Novel γ-secretase enzyme modulators directly target presenilin protein.
ABSTRACT γ-Secretase is essential for the generation of the neurotoxic 42-amino acid amyloid β-peptide (Aβ(42)). The aggregation-prone hydrophobic peptide, which is deposited in Alzheimer disease (AD) patient brain, is generated from a C-terminal fragment of the β-amyloid precursor protein by an intramembrane cleavage of γ-secretase. Because Aβ(42) is widely believed to trigger AD pathogenesis, γ-secretase is a key AD drug target. Unlike inhibitors of the enzyme, γ-secretase modulators (GSMs) selectively lower Aβ(42) without interfering with the physiological function of γ-secretase. The molecular target(s) of GSMs and hence the mechanism of GSM action are not established. Here we demonstrate by using a biotinylated photocross-linkable derivative of highly potent novel second generation GSMs that γ-secretase is a direct target of GSMs. The GSM photoprobe specifically bound to the N-terminal fragment of presenilin, the catalytic subunit of γ-secretase, but not to other γ-secretase subunits. Binding was differentially competed by GSMs of diverse structural classes, indicating the existence of overlapping/multiple GSM binding sites or allosteric alteration of the photoprobe binding site. The β-amyloid precursor protein C-terminal fragment previously implicated as the GSM binding site was not targeted by the compound. The identification of presenilin as the molecular target of GSMs directly establishes allosteric modulation of enzyme activity as a mechanism of GSM action and may contribute to the development of therapeutically active GSMs for the treatment of AD.
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ABSTRACT: Rhomboid proteases are integral membrane enzymes that regulate cell signaling, adhesion, and organelle homeostasis pathways, making substrate specificity a key feature of their function. Interestingly, we found that perturbing the membrane pharmacologically in living cells had little effect on substrate processing but induced inappropriate cleavage of nonsubstrates by rhomboid proteases. A subclass of drugs known to modulate γ-secretase activity acted on the membrane directly and induced nonsubstrate cleavage by rhomboid proteases but left true substrate cleavage sites unaltered. These observations highlight an active role for the membrane in guiding rhomboid selectivity and caution that membrane-targeted drugs should be evaluated for cross-activity against membrane-resident enzymes that are otherwise unrelated to the intended drug target. Furthermore, some γ-secretase-modulating activity or toxicity could partly result from global membrane effects.Cell Reports 08/2014; 8(5). DOI:10.1016/j.celrep.2014.07.039 · 7.21 Impact Factor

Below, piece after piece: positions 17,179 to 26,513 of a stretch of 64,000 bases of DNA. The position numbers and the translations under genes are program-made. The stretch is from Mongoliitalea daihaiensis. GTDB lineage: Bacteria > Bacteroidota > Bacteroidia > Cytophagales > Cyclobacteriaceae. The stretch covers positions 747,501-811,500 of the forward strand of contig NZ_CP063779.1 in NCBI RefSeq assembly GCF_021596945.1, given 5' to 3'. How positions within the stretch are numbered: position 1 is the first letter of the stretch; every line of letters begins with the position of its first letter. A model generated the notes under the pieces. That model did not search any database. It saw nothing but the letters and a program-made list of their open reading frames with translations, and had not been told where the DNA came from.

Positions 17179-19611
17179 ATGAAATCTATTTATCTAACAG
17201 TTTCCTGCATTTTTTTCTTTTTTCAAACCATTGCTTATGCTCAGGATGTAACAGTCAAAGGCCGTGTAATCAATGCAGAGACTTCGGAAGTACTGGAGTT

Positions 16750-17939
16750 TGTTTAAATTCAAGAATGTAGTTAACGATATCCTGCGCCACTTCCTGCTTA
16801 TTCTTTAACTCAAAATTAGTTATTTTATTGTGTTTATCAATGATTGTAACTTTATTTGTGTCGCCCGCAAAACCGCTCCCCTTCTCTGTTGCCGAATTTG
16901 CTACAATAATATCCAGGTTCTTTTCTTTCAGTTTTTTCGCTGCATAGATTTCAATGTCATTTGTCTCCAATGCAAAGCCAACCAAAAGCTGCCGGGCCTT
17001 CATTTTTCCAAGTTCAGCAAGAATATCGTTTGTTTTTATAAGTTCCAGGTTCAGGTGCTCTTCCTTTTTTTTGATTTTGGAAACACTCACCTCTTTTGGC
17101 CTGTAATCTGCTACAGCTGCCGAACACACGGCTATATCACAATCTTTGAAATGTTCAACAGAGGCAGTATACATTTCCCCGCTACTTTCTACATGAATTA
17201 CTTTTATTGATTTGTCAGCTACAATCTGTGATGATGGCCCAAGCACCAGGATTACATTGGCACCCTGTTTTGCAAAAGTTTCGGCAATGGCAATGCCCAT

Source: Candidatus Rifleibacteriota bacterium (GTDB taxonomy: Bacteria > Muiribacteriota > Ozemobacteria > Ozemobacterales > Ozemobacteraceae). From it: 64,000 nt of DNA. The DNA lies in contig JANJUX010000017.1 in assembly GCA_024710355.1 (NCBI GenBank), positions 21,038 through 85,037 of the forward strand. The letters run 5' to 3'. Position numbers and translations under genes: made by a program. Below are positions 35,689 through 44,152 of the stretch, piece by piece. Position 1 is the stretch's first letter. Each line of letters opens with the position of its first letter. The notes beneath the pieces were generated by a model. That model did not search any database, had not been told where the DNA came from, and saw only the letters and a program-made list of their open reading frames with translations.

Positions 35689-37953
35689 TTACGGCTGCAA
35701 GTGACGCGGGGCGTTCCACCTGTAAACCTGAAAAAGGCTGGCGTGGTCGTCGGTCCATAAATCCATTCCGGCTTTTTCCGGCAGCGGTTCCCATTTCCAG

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ABSTRACT: Recently, γ-secretase modulators (GSM) have been shown to interact directly with the amyloid precursor protein (APP) and simultaneously inhibit the activity of the Presenilin domain of γ-secretase. A clear understanding of the molecular recognition pathways by which GSM can target both γ-secretase and Aβ precursor protein can lead to the development of more effective inhibitors. To examine whether this direct interaction with APP affects the downstream Aβ fibril formation, we chose to investigate three different molecules in this study: Sulindac sulfide, Segmacestat and E2012 from the class of generation I GSMs, γ-secretase inhibitors (GSI), and generation II GSM molecules, respectively. Firstly, through NMR based ligand titration, we identified that Sulindac Sulfide and Segmacestat interact strongly with Aβ40 monomers, whereas E2012 does not. Secondly, using saturation transfer difference (STD) NMR experiments, we found that all three molecules bind equally well with Aβ40 fibrils. To determine if these interactions with the monomer/fibril lead to a viable inhibition of the fibrillation process, we designed an NMR based time-dependent assay and accurately distinguished the inhibitors from the non-inhibitors within a short period of 12 hours. Based on this pre-seeded fibril assay, we conclude that none of these molecules inhibit the ongoing fibrillation, rather ligands such as Semagacestat and E2012 accelerated the rate of aggregation.Biochemical and Biophysical Research Communications 04/2014; 447(4). DOI:10.1016/j.bbrc.2014.04.041 · 2.28 Impact Factor
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ABSTRACT: Presenilins (PSs) are catalytic components of the γ-secretase proteolytic complexes that produce Aβ and cell signaling peptides. γ-Secretase substrates are mostly membrane-bound peptides derived following proteolytic cleavage of the extracellular domain of type I transmembrane proteins. Recent work reveals that γ-secretase substrate processing is regulated by proteins termed γ-secretase substrate recruiting factors (γSSRFs) that bridge substrates to γ-secretase complexes. These factors constitute novel targets for pharmacological control of specific γ-secretase products, such as Aβ and signaling peptides. PS familial Alzheimer's disease (FAD) mutants cause a loss of γ-secretase cleavage function at epsilon sites of substrates thus inhibiting production of cell signaling peptides while promoting accumulation of uncleaved toxic substrates. Importantly, γ-secretase inhibitors may cause toxicity in vivo by similar mechanisms. Here we review novel mechanisms that control γ-secretase substrate selection and cleavage and examine their relevance to AD.Progress in Neurobiology 05/2012; 98(2):166-75. DOI:10.1016/j.pneurobio.2012.05.006 · 10.30 Impact Factor